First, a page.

WASHINGTON (Reuters) - Fending off delays and a barrage of political criticism of his signature healthcare law, President Barack Obama on Thursday touted benefits Americans already are reaping from the law and vowed to work through setbacks to fully implement it.
“Generally speaking, what we’ve seen is that healthcare costs have slowed drastically in a lot of areas since we passed the Affordable Care Act,” Obama said at a White House event, surrounded by individuals who have seen their health insurance costs drop.
“I recognize that there are a lot of folks, in this town at least, who are rooting for this law to fail,” the president said. “What I’ve heard is just the same old song and dance. We’re just going to blow through that stuff,” he added.
The president took to the soapbox just weeks after having to delay a requirement for businesses to offer health coverage in 2014, or pay a fine, because the administration had yet to issue final regulations in time for employers to comply.
Days after that July 2 announcement, the administration said it would delay and loosen requirements for new state online insurance marketplaces to verify the income and health coverage status of people who apply for subsidized coverage.
Congressional Republicans, who have repeatedly sought to repeal the health law, pounced on those delays and urged Obama to also put off requirements that individuals obtain health insurance.
Republicans are set to make the healthcare law a top campaign issue in next year’s congressional elections, and the Republican-led House of Representatives on Wednesday approved largely symbolic legislation to delay portions of the law.
Senator Marco Rubio, considered a potential Republican candidate for president in 2016, on Thursday urged lawmakers to withdraw funding for it.
“The reason this issue is still being talked about is because Obamacare is a disaster,” Rubio said.
Administration officials have struggled with the task of launching the new online health insurance exchanges at the heart of the law, sometimes called Obamacare, by an October 1 deadline.
Their efforts to implement the law have been hampered by limited staff and financial resources, as well as by steady opposition from congressional Republicans.
At the White House, the president said the law, formally called the Patient Protection and Affordable Care Act, was responsible for sending refund checks to some 8.5 million people as a result of lower insurance costs.
U.S. insurers will pay $500 million in rebates to employers and individuals because the law requires companies to pay refunds to customers if they spend less than 80 percent of the premiums they collect on medical care, the administration said last month. That will mean an average rebate of $100 per family for about 8.5 million insurance customers, the government said.
The president also cited lower-than-expected insurance rates in New York and other states as evidence the law is trimming costs.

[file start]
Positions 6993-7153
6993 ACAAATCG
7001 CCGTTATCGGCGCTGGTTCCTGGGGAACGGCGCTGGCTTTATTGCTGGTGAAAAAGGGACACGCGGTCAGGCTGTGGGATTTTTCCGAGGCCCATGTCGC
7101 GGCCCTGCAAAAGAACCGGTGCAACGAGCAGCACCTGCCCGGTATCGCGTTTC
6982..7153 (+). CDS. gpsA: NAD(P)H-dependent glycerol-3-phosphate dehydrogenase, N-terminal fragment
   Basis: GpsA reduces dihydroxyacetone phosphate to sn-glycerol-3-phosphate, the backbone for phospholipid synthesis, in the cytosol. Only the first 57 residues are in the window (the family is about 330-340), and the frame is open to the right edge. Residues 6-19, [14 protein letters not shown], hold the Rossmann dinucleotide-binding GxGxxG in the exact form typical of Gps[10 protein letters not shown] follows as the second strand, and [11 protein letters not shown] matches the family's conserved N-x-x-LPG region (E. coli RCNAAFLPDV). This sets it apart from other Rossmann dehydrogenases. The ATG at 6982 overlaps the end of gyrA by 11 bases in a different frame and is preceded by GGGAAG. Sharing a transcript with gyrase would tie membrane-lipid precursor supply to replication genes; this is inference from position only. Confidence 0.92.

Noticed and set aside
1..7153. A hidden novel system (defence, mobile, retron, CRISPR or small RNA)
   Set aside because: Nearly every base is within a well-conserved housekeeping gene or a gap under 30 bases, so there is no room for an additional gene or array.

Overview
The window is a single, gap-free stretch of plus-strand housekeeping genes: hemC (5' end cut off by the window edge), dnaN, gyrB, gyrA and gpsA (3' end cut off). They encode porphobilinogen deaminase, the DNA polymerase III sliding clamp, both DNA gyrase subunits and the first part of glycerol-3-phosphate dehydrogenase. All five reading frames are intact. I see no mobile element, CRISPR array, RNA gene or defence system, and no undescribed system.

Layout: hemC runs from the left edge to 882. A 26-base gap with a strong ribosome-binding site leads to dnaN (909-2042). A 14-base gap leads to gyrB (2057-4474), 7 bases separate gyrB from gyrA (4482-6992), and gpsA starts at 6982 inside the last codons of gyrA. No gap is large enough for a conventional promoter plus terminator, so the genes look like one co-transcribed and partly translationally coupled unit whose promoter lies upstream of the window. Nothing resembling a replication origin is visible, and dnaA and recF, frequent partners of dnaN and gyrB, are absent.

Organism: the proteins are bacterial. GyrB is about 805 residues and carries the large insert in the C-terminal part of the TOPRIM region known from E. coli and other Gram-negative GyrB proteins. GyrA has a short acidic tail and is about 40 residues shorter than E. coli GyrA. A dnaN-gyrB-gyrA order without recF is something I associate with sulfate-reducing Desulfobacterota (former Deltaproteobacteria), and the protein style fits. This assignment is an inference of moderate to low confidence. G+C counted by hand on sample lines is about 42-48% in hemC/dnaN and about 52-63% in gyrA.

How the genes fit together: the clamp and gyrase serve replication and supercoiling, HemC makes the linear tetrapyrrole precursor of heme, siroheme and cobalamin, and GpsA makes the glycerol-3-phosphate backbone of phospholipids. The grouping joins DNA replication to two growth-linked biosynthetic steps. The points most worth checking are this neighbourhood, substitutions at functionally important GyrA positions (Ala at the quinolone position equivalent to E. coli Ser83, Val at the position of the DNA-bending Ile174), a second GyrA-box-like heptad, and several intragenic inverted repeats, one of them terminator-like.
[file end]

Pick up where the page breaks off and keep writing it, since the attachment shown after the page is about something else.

New York State Governor Andrew Cuomo announced on Tuesday that residents were likely to see their health insurance premiums cut in half as the law draws people into health insurance markets. California said in May that rates would fall as much as 29 percent.
Administration officials also pointed to a Department of Health and Human Services report concluding that cheaper insurance rates are likely to be the norm rather than the exception in 11 states.
The HHS report says the costs of plans will be lower than originally anticipated. For example, in the 11 states covered in the study, a mid-range plan in the individual market in 2014 is on average 18 percent less expensive than previous government and congressional estimates, the administration said.
Similarly, the report showed that the cost of the least expensive mid-level plan available to small employers in six states studied by the government is expected to be 18 percent lower than they would have paid for a similar plan before the law was enacted.
Some of the rate forecasts may be lowered before the exchanges are opened in the fall, the administration said.
Obama is hoping to use the positive developments to build support for a critical component of the law: getting healthy young adults to register for health insurance plans to counterbalance older, sicker enrollees and hold down costs.
Administration officials hope to sign up 7 million people nationwide during an enrollment period that begins on October 1 and runs until the end of March. They say they are focusing on an estimated 2.7 million healthy adults ages 18 to 35.
But in their stream of criticism of the law, Republicans say it will actually raise the costs of healthcare for all Americans, trigger an avalanche of new regulatory burdens on businesses, and inhibit hiring.
The delays have given Republicans ammunition to argue that the law was a bad idea in the first place.
“The law is turning out to be a train wreck,” House Speaker John Boehner said in a statement in response to Obama’s speech. “The law is costing American jobs; it’s forcing people to give up health plans they like; and it’s driving up the cost of care for families across America.”
Reporting by Mark Felsenthal; Editing by David Brunnstrom and Vicki Allen